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Discourse analysis and constructionist approaches: theoretical background

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posted on 19.03.2012, 13:26 by Jonathan Potter
This chapter is structured in terms of questions and answers. There are several reasons for adopting this format. First, people often consult a handbook to find the answers to questions so the format may simplify this task. Second, most constructionist approaches place a considerable emphasis on dialogueand question-answer sequences are dialogue in one of its most prototypical forms. Third, constructionist researchers have been at the forefront of moves to rethink the literary forms in which social science is presented. I shall start with some general questions about constructionism and its place in psychology, and then I shall move on to focus on issues of method and analysis. I shall concentrate upon general principles and arguments, however, this is not intended to be a how-to-do-it chapter. Chapter 11, by Rosalind Gill, provides a more fleshed out example of a particular style of constructionist research.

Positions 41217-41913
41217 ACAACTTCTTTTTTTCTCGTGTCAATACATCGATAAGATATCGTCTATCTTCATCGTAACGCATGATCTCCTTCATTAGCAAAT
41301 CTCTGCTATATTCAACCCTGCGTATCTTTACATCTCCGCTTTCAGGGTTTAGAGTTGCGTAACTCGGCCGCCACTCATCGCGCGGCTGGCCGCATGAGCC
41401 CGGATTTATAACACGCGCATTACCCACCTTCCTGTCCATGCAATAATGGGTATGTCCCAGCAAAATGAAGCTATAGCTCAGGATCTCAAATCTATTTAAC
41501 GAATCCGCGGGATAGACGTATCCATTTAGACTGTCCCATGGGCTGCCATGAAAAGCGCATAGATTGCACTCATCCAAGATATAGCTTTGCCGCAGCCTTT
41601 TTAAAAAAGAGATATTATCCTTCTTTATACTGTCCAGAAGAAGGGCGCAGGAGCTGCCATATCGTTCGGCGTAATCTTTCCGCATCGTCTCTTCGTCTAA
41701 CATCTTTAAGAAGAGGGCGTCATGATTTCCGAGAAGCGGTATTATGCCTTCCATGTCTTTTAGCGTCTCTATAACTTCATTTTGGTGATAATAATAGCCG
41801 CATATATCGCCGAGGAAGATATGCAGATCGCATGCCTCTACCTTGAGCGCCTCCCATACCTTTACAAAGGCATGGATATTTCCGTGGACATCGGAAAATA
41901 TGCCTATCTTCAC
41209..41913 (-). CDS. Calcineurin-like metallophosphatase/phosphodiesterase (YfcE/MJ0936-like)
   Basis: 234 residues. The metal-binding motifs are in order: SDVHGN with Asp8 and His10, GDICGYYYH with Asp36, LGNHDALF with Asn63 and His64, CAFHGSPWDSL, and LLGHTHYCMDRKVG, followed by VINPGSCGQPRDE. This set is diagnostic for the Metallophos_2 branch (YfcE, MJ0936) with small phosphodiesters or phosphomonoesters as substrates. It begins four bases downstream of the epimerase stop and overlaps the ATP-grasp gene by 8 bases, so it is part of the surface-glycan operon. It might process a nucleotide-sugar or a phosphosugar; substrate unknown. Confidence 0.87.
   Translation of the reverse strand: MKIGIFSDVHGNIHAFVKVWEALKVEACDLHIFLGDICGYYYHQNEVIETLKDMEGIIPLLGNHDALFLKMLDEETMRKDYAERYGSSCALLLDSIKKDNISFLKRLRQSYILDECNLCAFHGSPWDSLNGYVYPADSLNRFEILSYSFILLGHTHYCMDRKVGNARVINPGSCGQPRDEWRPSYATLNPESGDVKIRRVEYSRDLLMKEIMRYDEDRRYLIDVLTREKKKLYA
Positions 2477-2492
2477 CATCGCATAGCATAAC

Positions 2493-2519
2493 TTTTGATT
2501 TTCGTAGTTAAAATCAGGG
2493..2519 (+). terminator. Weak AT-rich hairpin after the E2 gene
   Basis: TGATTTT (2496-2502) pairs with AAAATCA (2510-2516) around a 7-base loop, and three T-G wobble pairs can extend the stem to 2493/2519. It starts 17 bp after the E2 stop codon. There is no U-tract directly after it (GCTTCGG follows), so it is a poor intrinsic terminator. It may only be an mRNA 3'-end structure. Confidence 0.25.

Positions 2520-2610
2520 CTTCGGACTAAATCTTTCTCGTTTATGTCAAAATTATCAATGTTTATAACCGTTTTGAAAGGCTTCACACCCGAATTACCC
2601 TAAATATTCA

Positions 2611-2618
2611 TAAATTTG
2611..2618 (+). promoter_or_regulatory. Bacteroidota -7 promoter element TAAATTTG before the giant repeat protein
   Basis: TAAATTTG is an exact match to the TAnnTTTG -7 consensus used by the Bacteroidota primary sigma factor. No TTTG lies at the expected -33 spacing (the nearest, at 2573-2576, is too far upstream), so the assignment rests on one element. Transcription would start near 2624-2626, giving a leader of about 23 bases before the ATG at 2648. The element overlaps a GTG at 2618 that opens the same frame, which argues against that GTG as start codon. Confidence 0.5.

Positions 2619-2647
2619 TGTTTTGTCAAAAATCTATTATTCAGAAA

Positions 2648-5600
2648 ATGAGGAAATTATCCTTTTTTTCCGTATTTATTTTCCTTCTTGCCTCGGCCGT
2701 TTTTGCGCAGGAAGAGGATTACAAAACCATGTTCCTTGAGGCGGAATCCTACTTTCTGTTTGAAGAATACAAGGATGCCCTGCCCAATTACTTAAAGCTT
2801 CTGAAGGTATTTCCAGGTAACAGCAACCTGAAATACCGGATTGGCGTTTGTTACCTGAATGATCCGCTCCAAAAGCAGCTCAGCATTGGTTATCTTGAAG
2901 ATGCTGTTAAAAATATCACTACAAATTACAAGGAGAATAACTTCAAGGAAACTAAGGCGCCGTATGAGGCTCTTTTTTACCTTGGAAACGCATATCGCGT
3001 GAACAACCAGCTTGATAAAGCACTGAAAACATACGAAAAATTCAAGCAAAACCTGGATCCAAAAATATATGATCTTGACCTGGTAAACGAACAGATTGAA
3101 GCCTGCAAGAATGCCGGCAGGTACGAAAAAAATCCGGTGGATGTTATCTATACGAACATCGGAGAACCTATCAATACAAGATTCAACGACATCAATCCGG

History

School

  • Social Sciences

Department

  • Communication, Media, Social and Policy Studies

Citation

POTTER, J., 1996. Discourse analysis and constructionist approaches: theoretical background. IN: Richardson, J.T.E. (ed). Handbook of Qualitative Research Methods for Psychology and the Social Sciences. Leicester: British Psychological Society, pp. 125 - 140

Publisher

British Psychological Society

Version

AM (Accepted Manuscript)

Publication date

1996

Notes

This is a book chapter.

ISBN

9781854332042

Language

en

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